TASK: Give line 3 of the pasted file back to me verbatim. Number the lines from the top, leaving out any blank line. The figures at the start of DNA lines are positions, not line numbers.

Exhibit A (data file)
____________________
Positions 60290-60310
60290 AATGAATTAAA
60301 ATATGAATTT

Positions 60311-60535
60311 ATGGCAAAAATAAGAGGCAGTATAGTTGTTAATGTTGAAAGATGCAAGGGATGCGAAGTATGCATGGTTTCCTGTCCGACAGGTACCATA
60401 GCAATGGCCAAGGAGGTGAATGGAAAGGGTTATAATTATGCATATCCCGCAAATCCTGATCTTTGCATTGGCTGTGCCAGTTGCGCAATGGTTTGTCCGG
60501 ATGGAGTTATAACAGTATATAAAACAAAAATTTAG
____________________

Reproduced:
60301 ATATGAATTT